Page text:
by Arney Rosenblat
This JC Lee play is a sharp and
compelling foray into the addictive need to both achieve and sustain relevance
in life, in this case as an arbiter of the evolving feminist voice.
Relevance is also
very much a story about generational conflicts and the inability to establish a
viable dialogue even among those individuals with whom we basically agree. The
result is a knee-jerk reaction to attack, compete with, and vanquish any one we
think might threaten or challenge us, the most popular weapon of choice today
being social media. Even the pretense of the now cliched phrase, "I
hear you" appears to be gone by the way side when addressing key issues of
At the core of Relevance
are two authors who are key forces in the feminist movement. one established
and the other a rising star. Both are attending and being honored at a
prominent literary conference, the fictional " American Conference for
Letters and Culture.". The former is Theresa Hanneck, a force of
nature, and brilliantly played as such by Tony-winning Jayne Houdyshell, who is
at the conference to receive a Lifetime Achievement Award. The latter is
the African American Msemaji Ukweli, portrayed by Pascale Armand of
"Eclipse" fame with finesse and complex feeling, who is at the
conference to receive the group's most prestigious grant after setting
the literary world afire with her memoir "Grace and Virtue"
recounting a tough upbringing and the survival of a college rape.
Molly Camp, Jayne Houdyshell, and Pascale
Armand photos by Joan Marcus
What begins as an educational
debate quickly devolves into a generational battle over what should be the
direction of and who should be the relevant voices for the feminist and
post-feminist movement. The clash is heightened by the fact that
conference moderator, KellyTaylor, played with nuanced skill by Molly Camp, is
live tweeting the proceedings using the hashtag "#LitLadies" and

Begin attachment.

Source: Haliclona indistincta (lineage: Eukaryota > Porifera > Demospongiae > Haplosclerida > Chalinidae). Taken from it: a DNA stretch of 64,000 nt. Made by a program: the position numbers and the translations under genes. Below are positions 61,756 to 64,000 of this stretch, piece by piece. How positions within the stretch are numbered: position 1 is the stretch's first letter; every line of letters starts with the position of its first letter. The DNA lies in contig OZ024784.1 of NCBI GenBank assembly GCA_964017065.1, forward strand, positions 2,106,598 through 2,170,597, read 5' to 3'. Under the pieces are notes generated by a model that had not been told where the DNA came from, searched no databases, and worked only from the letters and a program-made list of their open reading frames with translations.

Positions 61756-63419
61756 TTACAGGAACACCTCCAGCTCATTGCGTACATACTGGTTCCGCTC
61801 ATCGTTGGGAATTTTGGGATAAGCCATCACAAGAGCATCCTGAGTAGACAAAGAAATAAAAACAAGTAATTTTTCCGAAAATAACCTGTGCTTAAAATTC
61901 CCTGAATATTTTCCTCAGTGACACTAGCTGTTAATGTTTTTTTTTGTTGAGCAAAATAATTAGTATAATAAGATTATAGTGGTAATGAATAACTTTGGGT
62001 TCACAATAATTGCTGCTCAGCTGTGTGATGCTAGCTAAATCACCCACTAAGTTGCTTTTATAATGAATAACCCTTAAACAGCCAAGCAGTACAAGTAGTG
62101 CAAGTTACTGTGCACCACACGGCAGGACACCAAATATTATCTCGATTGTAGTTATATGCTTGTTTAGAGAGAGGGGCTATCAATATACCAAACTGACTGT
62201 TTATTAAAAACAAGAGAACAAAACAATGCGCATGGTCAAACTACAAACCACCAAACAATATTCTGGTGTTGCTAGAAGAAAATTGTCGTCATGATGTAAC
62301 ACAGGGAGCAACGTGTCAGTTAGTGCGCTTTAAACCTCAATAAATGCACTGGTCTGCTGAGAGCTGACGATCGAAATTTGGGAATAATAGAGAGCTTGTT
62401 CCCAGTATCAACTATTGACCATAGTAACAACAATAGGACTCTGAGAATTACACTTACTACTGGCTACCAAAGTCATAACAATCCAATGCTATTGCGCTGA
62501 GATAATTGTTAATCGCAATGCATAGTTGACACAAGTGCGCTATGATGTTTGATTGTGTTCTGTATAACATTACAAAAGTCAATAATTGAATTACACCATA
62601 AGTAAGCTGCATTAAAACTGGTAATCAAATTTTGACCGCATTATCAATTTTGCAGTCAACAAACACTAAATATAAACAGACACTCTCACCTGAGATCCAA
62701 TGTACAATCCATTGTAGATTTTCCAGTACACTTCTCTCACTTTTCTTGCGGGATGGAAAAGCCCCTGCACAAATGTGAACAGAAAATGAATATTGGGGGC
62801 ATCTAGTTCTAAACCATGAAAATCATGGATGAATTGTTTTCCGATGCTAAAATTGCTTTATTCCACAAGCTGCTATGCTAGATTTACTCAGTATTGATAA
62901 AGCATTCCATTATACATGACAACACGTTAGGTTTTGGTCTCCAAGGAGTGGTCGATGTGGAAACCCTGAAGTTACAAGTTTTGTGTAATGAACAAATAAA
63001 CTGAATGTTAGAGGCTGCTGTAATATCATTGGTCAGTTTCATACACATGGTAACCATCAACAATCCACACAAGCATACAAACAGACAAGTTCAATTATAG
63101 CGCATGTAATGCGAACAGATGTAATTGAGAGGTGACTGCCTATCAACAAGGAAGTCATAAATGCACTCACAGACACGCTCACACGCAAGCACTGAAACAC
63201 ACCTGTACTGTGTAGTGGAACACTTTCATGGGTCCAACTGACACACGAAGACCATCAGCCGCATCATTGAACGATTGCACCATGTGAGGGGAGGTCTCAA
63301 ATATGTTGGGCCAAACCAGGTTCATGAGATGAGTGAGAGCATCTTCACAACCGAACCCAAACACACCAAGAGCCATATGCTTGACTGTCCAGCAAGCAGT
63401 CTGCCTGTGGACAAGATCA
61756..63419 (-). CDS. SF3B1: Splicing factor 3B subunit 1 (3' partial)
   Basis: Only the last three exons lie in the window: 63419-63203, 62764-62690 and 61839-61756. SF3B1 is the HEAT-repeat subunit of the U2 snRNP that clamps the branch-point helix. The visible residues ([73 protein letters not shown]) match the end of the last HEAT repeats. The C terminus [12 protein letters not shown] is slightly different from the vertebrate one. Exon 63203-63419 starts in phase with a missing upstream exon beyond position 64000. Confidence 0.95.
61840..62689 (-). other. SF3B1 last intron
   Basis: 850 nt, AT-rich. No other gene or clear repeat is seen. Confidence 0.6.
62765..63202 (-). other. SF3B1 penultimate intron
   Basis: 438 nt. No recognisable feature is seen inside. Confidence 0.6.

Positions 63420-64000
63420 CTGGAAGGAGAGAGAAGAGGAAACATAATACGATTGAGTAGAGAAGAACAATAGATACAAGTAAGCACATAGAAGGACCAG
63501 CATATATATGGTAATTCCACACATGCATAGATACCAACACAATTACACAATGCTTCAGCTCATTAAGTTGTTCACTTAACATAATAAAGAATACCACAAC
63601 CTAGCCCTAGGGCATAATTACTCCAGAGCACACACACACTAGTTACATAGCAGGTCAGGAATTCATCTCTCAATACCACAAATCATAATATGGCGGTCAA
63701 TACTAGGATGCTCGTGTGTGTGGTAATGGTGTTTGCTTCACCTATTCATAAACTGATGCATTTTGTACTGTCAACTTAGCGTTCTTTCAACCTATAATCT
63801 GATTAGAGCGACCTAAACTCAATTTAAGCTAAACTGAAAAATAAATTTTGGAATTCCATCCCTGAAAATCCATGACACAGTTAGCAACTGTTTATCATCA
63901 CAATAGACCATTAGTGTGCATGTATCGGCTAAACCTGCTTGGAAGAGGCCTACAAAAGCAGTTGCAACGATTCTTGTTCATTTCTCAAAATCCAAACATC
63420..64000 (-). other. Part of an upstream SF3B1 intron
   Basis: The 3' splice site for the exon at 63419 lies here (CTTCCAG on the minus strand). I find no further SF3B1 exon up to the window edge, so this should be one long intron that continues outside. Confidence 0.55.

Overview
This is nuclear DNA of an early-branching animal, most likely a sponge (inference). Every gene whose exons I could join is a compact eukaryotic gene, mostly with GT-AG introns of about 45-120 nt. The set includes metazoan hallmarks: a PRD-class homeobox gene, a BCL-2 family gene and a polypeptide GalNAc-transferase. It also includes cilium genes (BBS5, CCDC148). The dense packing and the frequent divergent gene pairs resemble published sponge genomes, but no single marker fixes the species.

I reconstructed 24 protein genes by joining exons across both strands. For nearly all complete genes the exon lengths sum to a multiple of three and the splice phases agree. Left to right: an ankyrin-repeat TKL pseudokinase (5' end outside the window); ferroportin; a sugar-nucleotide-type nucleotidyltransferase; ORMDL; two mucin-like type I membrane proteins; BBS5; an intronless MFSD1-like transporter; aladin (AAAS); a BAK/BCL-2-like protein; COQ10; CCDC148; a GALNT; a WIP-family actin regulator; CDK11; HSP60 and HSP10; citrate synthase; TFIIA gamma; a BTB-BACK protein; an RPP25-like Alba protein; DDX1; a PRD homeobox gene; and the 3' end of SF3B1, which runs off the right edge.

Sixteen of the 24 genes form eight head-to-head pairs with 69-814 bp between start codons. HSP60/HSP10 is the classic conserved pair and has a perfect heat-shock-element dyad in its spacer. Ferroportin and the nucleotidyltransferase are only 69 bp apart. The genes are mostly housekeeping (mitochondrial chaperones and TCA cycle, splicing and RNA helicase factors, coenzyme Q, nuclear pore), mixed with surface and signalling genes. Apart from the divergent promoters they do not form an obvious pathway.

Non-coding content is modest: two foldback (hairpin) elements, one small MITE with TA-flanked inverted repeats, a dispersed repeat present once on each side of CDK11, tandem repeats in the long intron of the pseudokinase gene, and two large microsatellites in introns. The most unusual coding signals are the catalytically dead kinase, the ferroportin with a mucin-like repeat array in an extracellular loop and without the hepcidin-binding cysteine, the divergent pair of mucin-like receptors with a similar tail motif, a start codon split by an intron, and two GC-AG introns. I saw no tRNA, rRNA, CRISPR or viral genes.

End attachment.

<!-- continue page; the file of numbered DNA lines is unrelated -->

Msemaji has a huge Twitter following. Kelly is herself "the youngest
vice-committee chair in the history of this conference."
Theresa who initially dominates,
even steam-rolls, the content of an exchange exploring the oppression of
marginal people, by virtue of her lynch-pin role in inspiring the current
generation of smart, confident female writers, begins to feel she is being made
irrelevant to that movement by the very generation of writers she helped to
establish, particularly when the young African American writer accuses her of
fostering the position of "righteous victimhood.." These
feelings are re-enforced when Msemaji twitter followers erupt with an onslaught
of negative and nasty comments directed at Theresa.
"What better way to position
herself than by turning my Lifetime Achievement Award into a retirement
party," seethes Theresa in her room after the panel
The ability to maximize cyber
tools such as Twitter is not the only gulf between these two generations of
writers, it's how the language of the feminist movement has evolved over time.
as illustrated when Msemaji gives fresh meaning to the word bitches. "I
believe in the re-appropriation of language in order to claim ourselves.
Bitch has been used to put women in their place for centuries but we should be
proud to know our strength invokes fear, invokes comparison to an angry mother
dog, invokes the need in others to transform us so that we are not our full
There is a real tragic element to
this Lee play. The more Theresa misdirects her admirable intellect in an
alleged quest for truth and struggles to ensure her continued relevance, the
more she destroys her own legacy.
In Relevance, Lee also
examines the meaning of "truth" Msemaji, as Theresa discovers,
is actually from a privileged not an underclass background as implied.
However, she has suffered and has taken that suffering to re-invent herself in
order to establish a narrative that will give her relevance in the current
feminist movement. "I'm not a fraud for knowing what it took to get
here," she informs Theresa, "to win, to be the woman people look to
for what comes next."
and Jayne Houdyshell
Rounding out the outstanding cast
is Richard Masur who portrays David, Theresa's literary agent and former lover
with gusto.. At first he brings some much welcome humor to the proceedings but
he also has a pragmatic savvy business sense realizing that this is now
Msemaji's time in the sun.
Liesle Tommy directs Relevance
with a sure brisk hand providing tender touches in the scenes between Theresa
and David who have a long and complicated history.
The Cliff Ramos clean opening
scenic design is reminiscent of a TED Talk and efficiently transitions between
the hotel meeting rooms, Theresa's bedroom and hotel nooks where growing
adversaries can plan, bob and weave. Jeanette Oi-Suk Yew's production design
spotlighting projected Twitter feeds and You Tube videos significantly
heightens the drama of the concluding face-off between Theresa and Msemaji
Off Broadway Drama
Lucille Lortel Theater
121 Christopher Street, West Village
Closing Date March 11,1018